By Spy Uganda
Nairobi: Our spy in Kenya has unearthed some of the sources of wealth for the country’s Deputy President William Ruto that have seen him growing from grass to grace.
Ruto makes Shs1.5 million a day from his Koitalel poultry farm that shelters over 200,000 chickens.
Further, Ruto owns 8,000 shares of Kenya Airways and also 400,000 shares of telecom giant Safaricom and as of last week’s Thursday’s market value of Safaricom shares at the Nairobi Stock Exchange, his shares are valued at Sh17.4 million.
According to the presentation by Interior Cabinet Secretary Fred Matiang’i to the committee showed that Ruto has over 18,500 acres of real estate property, two high-end hotels, five helicopters in two hangers at Nairobi’s Wilson Airport and a chicken farm.
Ruto is walking a political tightrope to succeed President Uhuru Kenyatta next year after an acrimonious split.
Uhuru is working with Opposition leaders to cobble together an alliance to vanquish his deputy, but Ruto says he is being fought because of his poor background.
The DP’s main rivals, among them Raila, have torn into his character, branding him a dangerous politician pursuing selfish political interests at all costs and asking Kenyans to reject his combative style of politics.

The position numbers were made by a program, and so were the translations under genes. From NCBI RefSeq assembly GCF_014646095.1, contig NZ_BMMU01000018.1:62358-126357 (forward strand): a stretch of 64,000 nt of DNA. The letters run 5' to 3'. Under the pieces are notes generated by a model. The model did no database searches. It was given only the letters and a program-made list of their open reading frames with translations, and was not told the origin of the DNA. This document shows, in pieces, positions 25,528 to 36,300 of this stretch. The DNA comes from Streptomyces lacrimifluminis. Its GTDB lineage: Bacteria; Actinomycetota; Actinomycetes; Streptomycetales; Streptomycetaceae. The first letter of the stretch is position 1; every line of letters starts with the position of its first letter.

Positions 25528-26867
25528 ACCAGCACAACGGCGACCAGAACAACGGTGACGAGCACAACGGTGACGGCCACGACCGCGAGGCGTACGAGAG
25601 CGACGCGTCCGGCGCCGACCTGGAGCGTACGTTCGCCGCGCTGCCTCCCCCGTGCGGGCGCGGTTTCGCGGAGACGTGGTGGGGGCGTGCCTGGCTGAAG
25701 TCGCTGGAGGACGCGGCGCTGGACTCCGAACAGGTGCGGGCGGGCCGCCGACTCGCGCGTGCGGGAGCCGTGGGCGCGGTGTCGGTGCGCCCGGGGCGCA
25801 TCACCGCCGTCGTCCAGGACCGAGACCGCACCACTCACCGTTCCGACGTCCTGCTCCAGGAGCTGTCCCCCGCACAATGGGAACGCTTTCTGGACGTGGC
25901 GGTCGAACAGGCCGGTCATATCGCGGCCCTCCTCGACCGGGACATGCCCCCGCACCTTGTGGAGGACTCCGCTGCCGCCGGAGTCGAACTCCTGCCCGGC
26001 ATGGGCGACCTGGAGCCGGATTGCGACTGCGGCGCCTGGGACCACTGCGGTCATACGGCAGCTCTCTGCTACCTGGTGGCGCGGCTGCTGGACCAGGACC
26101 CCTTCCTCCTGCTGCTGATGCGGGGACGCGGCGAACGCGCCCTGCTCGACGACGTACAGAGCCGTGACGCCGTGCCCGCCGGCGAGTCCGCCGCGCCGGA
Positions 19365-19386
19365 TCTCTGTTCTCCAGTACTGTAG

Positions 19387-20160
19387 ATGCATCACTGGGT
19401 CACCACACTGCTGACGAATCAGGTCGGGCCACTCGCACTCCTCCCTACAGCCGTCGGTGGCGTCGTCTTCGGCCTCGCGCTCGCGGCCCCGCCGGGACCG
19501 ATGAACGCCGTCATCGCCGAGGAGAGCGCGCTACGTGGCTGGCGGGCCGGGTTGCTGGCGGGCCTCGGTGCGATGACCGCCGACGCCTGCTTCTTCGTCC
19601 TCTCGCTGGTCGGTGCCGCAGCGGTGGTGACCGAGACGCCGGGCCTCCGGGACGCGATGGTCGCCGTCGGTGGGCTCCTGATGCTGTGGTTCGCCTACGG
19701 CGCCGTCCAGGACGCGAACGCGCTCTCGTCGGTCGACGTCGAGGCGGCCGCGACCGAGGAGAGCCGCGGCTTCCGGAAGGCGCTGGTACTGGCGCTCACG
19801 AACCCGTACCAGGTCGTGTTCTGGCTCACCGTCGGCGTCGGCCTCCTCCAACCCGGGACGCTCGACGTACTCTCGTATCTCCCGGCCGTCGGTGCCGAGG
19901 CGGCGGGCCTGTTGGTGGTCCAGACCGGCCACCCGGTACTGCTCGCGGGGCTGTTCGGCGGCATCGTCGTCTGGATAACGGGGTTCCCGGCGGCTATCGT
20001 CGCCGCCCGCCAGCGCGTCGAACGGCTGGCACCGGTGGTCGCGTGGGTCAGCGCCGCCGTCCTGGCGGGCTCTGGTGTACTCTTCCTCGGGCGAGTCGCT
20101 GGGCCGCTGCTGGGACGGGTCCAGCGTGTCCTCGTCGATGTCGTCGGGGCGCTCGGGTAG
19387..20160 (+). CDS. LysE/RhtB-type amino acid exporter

These come few days after the public fallout between President Uhuru Kenyatta and his deputy William Ruto went a notch higher that saw Uhuru downgrading the DP’s security by withdrawing elite General Service Unit (GSU) officers guarding his residences.
The move raised an uproar from DP Ruto’s political allies, who claimed the State was denying him his legal entitlement.
As a category one VVIP, the Deputy President is entitled to security from the same elite guards as his boss. Both of them are supposed to be guarded by the G Company and the Recce Company, which are elite platoons from the GSU whose members are carefully selected to form the Presidential Security Unit.
The job of this unified unit, whose members receive the best training both in the country and abroad, is to provide security specifically to the President, the first family, the Deputy President, retired presidents, visiting heads of State and any other roles that are directed by the Inspector General.